natives who expect to engage with their favorite
brands via mobile devices—just like they do with
everything else, he says.
“Project managers have to help owners understand the value of the technology,” Mr. Allen says.
“Otherwise they won’t adopt it.”
When Ms. Endicott’s team executed an i Waiter
pilot project at a Texas bar and grill, for example,
the father and son owners took very di;erent
approaches to using the tool.
“When the father ran the restaurant in the morning he didn’t turn the platform on, which meant
customers couldn’t take advantage of the app. But
when the son worked in the evening, he did turn it
on,” she says. ;at kind of inconsistency can cause
a lot of problems, both internally for sta;ers who
don’t know which processes they should follow,
and for customers who may grow frustrated when
customer-facing technologies don’t work from one
day to the next. “Management needs to drive these
projects, and everyone needs to be on board 24/7 for
them to work,” Ms. Endicott says.
;is means project managers have to act as
change agents, as well as IT experts, Mr. Allen says.
Demonstrating how new tech tools can help restaurant owners track KPIs like food, material and
labor costs can help practitioners maintain a high
level of engagement with key stakeholders, which
can make a new system more viable. After showing owners how analytics tools can help them create e;ciencies—through reduced kitchen waste,
calibrated inventory management and smarter
performance management, it’s easier to win buy-in, Mr. Allen says.
“You need to align the value proposition with
business goals, and provide executives with data and
dashboards that let them view progress and see the
impact of the project to win their support,” he says.
“;at’s how you get them invested in a solution.”
“Any project that can help restaurants speed the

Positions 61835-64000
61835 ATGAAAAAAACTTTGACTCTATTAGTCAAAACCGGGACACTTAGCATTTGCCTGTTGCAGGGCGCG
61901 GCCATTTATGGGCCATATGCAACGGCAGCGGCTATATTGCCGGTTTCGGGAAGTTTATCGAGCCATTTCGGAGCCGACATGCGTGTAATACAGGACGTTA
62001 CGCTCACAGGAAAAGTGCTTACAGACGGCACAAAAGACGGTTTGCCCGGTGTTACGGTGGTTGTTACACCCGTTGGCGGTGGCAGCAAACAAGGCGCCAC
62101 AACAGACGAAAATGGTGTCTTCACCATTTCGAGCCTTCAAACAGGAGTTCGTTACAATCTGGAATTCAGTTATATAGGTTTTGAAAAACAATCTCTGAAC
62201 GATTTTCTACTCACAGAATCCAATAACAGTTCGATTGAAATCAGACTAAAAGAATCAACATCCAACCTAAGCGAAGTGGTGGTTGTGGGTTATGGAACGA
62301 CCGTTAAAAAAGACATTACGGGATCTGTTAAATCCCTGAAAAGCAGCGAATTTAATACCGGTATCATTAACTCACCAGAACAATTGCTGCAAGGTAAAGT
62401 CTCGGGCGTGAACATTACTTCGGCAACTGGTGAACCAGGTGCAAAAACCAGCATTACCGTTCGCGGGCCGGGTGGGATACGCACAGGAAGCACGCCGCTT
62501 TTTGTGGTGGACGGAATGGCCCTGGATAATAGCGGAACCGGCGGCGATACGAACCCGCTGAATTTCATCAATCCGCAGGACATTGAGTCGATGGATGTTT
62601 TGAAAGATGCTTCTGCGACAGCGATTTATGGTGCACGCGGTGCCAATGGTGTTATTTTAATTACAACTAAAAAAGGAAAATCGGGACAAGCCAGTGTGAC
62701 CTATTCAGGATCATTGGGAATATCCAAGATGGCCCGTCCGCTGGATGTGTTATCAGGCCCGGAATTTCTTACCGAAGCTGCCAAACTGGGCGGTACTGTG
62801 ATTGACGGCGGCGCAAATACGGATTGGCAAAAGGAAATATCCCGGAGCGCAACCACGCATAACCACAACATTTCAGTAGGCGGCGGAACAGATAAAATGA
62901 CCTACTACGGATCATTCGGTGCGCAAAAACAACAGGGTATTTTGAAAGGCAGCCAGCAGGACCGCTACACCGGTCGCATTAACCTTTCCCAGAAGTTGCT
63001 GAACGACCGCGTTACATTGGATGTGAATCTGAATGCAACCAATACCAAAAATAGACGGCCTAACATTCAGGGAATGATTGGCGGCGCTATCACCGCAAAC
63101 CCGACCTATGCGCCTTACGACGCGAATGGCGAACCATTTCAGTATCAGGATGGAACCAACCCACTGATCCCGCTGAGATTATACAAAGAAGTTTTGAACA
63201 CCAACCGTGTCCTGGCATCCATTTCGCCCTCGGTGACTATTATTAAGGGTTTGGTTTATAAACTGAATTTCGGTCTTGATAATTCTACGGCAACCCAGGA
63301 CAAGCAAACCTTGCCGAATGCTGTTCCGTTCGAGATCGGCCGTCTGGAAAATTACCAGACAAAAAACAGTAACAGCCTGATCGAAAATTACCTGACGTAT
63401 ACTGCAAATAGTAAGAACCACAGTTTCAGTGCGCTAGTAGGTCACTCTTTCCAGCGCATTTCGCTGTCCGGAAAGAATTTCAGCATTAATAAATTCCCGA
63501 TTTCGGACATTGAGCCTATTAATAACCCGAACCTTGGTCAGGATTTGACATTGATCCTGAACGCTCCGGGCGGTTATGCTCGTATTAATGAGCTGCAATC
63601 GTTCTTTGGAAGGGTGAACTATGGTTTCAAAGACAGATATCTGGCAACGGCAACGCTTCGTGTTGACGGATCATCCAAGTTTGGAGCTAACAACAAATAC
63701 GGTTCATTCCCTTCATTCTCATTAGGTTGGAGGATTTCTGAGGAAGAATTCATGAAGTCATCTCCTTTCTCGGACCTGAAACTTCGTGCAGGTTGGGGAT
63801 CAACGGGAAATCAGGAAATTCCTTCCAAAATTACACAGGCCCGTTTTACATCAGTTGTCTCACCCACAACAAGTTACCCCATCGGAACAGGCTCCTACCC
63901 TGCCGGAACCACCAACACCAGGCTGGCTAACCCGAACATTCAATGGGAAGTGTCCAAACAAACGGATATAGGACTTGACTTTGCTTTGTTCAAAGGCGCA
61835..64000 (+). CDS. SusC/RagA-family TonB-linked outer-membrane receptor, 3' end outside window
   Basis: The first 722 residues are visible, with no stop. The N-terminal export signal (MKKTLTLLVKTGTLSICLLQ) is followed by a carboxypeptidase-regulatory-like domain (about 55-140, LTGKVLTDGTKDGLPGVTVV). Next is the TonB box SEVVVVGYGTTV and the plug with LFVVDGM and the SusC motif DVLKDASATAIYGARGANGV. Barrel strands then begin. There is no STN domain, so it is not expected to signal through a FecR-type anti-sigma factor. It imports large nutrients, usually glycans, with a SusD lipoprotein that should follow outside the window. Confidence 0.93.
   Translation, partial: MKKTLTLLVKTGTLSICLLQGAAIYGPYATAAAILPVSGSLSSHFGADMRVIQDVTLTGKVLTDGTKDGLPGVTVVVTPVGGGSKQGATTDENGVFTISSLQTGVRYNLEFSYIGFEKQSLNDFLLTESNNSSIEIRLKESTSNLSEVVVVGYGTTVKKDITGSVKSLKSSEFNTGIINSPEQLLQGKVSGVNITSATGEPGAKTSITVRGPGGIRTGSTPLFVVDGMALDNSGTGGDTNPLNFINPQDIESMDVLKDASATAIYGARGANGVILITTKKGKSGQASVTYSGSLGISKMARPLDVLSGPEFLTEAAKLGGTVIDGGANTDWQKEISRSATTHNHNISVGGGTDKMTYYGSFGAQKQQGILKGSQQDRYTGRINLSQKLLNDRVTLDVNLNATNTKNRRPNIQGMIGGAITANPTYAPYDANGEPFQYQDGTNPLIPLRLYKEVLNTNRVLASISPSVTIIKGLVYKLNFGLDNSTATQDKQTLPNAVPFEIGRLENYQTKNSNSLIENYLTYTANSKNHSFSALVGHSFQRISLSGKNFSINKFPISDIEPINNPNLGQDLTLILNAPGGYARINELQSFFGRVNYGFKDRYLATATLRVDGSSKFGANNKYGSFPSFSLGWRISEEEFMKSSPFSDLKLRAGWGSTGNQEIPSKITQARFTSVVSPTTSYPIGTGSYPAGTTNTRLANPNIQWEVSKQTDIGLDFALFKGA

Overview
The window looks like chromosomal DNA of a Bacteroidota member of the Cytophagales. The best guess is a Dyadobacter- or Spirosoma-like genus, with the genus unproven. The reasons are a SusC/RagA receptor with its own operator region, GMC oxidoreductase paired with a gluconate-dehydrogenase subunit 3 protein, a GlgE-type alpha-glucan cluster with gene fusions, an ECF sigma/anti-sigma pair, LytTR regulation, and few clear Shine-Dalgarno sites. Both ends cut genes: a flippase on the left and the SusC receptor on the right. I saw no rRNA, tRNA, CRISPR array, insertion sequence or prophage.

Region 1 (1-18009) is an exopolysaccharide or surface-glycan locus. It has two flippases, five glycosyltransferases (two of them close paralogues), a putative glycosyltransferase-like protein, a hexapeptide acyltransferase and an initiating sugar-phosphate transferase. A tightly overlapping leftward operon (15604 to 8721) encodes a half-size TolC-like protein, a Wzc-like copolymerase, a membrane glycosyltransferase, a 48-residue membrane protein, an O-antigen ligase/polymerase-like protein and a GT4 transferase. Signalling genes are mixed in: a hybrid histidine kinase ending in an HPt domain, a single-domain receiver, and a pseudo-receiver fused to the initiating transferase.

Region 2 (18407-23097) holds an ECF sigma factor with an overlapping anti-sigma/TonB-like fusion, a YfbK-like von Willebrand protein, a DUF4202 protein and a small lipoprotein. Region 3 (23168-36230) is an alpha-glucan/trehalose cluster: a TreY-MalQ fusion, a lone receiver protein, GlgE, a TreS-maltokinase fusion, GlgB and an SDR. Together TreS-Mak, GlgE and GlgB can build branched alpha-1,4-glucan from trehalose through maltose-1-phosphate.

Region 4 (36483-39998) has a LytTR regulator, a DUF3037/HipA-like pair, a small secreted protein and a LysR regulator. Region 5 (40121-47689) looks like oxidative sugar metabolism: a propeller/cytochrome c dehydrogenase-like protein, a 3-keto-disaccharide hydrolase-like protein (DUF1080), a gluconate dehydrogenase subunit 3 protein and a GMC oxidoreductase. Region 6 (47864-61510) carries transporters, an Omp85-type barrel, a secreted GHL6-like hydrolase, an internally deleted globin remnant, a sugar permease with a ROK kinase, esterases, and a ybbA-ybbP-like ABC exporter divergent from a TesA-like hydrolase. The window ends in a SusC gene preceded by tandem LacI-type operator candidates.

accumulation of data to track key performance
indicators (KPI) is seen as a real bene;t,” says Dar-
rel Suderman, president and CEO, Food Technical
Consulting, Denver, Colorado, USA. “Restaurants
today are focused on performance management,
and technologies that can help them achieve that.”
;at was exactly what Tanya Endicott found
when she began developing iWaiter, an app that
allows customers to send requests to servers wher-
ever they are in the restaurant. When she and her
team initially launched the project, which is still
in the pilot stage, they assumed the biggest value
would come from improved customer engagement.
But when they showed early i Waiter prototypes to
restaurant owners across Texas, USA, the feedback
“;ey weren’t very concerned with customer
communication needs, but they all really liked
the idea of getting analytics on what customers
requested to support process improvements,” says
Ms. Endicott, CEO, i Waiter, Dallas, Texas.
Despite the potential bene;ts, restaurant tech
projects must often overcome internal resistance
to change. When there’s a technological divide
separating restaurant owners from their sta; and
clientele, Mr. Allen says, initiatives can hit major
snags. While a chain’s executive leadership may
support using new technology to engage customers, many franchise owners drag their feet because
these projects can be disruptive, time-consuming
and in unfamiliar technical territory. But the core
customer base for many restaurant chains is digital
PHO TO B Y JACOB KEPLER
“You have to
if you want to
chain in today
—Jason Smylie, Capriotti’s